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Apartment complex proposed for Dardenne Prairie fought by nearby homeowners

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DARDENNE PRAIRIE • A 240-unit apartment complex proposed by prominent developer Paul McKee has run into strong resistance in a nearby neighborhood of upscale single-family homes he put together just a few years ago.

The city’s planning commission voted 8-1 last week to recommend that aldermen reject the 10-building, 11-acre project after more than 200 residents showed up to oppose it.

They complained that the plan, which aldermen will consider Wednesday, would spur traffic congestion, lower their property values and alter an everyone-knows-everyone else ambiance in their BaratHaven area.

“You’re changing the lifestyle by putting this many people in a small area,” said Norman Nieder, president of the Homeowners Association of BaratHaven.

McKee told the commission that the proposed Apartments at BaratHaven are needed to help St. Charles County continue to attract technology firms.

“This is the type of housing that high-tech employees want,” said McKee, who is teaming with home builder Greg Rolwes on the project.

“It’s very important, in our opinion, if we want to grow the county and we want to grow the job base, to have a place for everyone to live.”

Bob Koch, an architect on the project, said more and more young adults entering the workforce are renters these days.

He said the average age of first-time home buyers nationally has increased to 35 from 27 in the past five years amid a trend of harder-to-get credit and higher down payments.

The complex would have three-story buildings designed to look on the outside as row houses. Also included would be a clubhouse, swimming pool, dog park and garages for some units. Entry would be allowed only through security gates.

A rezoning is needed to allow the project on the vacant site, which is earmarked now by the city for commercial use.

Subdivision residents said when they bought their homes, they were told that the land eventually would be used by offices or small businesses.

“Had we known all of this, we wouldn’t have come,” said Andrew Burchett, referring to the apartment proposal.

Mickey Luna put it this way: “The residents bought (into) that community relying on a plan.”

McKee said the project, like his mixed-use WingHaven complex nearby in O’Fallon, reflects his view that neighborhoods should have a mix of various housing styles and businesses and “economic diversity.”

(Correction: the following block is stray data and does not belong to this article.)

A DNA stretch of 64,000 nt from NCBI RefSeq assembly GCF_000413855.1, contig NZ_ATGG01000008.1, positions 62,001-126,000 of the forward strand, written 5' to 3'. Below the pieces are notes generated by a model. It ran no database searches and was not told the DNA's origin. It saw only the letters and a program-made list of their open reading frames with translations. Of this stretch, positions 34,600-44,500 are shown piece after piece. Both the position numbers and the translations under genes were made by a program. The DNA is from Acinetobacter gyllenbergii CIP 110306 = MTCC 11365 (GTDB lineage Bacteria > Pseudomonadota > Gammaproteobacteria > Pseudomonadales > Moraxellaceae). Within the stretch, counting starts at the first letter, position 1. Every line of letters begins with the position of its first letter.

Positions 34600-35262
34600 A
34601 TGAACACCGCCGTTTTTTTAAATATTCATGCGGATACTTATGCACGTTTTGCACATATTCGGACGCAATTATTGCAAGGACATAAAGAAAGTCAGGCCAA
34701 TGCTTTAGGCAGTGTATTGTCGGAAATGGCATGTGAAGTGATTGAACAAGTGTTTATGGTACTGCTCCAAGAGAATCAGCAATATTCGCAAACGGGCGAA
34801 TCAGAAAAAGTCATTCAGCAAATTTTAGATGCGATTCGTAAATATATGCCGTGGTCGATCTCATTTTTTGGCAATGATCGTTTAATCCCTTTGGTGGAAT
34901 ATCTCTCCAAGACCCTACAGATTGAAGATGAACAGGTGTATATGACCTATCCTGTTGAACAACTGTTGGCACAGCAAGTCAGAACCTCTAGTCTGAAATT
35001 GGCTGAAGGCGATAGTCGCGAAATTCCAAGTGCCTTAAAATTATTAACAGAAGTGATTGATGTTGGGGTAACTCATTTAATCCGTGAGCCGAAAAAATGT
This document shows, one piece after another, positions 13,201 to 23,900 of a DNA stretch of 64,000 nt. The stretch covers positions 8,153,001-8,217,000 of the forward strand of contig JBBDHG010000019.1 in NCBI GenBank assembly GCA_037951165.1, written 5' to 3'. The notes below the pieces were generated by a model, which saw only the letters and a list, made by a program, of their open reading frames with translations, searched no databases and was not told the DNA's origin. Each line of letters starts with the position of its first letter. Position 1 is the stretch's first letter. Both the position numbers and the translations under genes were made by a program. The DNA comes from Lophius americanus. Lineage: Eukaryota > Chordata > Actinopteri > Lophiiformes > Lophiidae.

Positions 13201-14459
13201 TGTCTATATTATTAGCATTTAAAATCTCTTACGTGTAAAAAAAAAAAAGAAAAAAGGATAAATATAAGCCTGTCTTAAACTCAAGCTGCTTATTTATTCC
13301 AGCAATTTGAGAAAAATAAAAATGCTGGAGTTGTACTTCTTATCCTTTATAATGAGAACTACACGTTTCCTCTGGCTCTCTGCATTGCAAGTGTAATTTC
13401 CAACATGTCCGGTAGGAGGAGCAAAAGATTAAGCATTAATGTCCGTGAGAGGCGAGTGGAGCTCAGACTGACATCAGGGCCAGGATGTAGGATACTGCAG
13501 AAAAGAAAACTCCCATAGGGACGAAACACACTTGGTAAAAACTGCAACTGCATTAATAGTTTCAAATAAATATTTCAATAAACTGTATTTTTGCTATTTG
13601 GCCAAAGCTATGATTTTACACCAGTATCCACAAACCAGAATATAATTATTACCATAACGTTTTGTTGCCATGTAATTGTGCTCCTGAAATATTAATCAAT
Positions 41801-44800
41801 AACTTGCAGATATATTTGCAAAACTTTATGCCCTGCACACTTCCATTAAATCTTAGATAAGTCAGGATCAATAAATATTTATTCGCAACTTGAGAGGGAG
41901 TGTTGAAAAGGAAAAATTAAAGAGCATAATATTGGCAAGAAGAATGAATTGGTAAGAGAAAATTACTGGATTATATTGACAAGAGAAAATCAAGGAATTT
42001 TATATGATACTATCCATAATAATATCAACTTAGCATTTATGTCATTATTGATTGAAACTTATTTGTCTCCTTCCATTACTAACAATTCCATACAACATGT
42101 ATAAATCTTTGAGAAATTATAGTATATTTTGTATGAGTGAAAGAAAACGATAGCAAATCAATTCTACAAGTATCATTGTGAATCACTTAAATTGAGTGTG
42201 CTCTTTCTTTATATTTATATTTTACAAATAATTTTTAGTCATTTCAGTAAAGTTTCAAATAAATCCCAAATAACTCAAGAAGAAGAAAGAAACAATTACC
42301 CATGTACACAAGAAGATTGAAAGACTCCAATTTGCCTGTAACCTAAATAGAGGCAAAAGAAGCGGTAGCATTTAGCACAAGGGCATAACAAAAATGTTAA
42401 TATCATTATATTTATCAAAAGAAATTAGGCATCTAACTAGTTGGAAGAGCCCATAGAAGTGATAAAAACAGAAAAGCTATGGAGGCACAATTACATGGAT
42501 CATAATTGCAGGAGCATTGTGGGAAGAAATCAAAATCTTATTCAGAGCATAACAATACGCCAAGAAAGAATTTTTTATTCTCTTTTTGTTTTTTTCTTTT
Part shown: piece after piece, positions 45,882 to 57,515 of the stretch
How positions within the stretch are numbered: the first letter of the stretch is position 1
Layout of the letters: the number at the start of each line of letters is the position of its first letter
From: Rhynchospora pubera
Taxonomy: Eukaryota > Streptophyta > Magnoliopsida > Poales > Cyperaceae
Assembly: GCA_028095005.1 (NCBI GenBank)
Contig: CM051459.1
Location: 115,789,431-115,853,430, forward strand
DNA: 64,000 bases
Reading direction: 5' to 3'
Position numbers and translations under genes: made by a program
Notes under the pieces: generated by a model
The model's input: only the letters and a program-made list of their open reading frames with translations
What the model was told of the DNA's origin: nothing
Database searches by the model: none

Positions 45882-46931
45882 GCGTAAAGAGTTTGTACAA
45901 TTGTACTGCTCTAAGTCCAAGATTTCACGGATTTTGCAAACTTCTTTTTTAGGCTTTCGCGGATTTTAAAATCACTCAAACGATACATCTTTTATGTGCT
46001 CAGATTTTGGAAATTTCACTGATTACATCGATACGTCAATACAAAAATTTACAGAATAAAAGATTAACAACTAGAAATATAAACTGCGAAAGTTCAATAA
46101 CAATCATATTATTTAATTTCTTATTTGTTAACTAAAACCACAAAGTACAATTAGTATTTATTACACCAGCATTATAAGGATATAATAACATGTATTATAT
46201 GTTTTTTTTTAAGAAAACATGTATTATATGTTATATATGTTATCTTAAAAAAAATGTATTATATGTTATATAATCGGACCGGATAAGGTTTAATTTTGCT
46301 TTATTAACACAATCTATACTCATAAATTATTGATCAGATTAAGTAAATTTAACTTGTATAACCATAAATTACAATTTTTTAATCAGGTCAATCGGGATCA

However, he also sought to dispel concerns he’s heard from some residents that the apartments would be aimed at lower-income people.

“That couldn’t be farther from the truth,” he said. “I have millions of dollars invested out here. That would be the last thing I would do.”

McKee added that the apartments would be “a step above” those available now at WingHaven.

Joseph Cyr, another member of the development team, said monthly rents at the complex would range from just under $900 to $1,800.

He said lower figures discussed at an earlier meeting were based on a more limited survey of market rents. Nieder, of the homeowners group, said developers had said that rents would start around $675.

In any event, Nieder said the project’s density is the key issue, not “the economics of the residents.”

One planning commissioner, Susan Fine, asked about the involvement of the federal Department of Housing and Urban Development.

Cyr said a HUD division would provide mortgage insurance to the developers under a program used by over 180 apartment projects across the state, including some existing “luxury” complexes in St. Charles County.

Bruce Sandweiss, an executive with a mortgage company working on the project, said in a letter to Mayor Pam Fogarty that no federal subsidies would be provided to developers or tenants.

The HUD website says the program is for rental housing for moderate-income families, although no limit would be put on income.

Lee Cannon, a traffic consultant for the developers, said the number of extra vehicles on nearby roads due to the apartments would be only a third of what would occur if the site were developed commercially.

Nieder said the apartments would affect area streets all the time, not just during the business hours associated with commercial development.

It’s unclear now how aldermen will react to the planning commission recommendation or if the plan will be revised to try to deal with the complaints.

McKee wouldn’t comment except to say he intended to seek aldermanic approval.

Mayor Fogarty, a planning commission member, said before the meeting that she agreed with McKee’s concept but would judge the proposal for this site on its own merits.

“I would like to have a well-rounded city,” she said. “Where are our kids supposed to live? If they want to stay in Dardenne Prairie, they can’t; there are no apartments.”

She ended up voting against the proposal. Asked afterward by a reporter whether the developer needs to make changes to win aldermanic approval, the mayor said “they have to make the people happy.”

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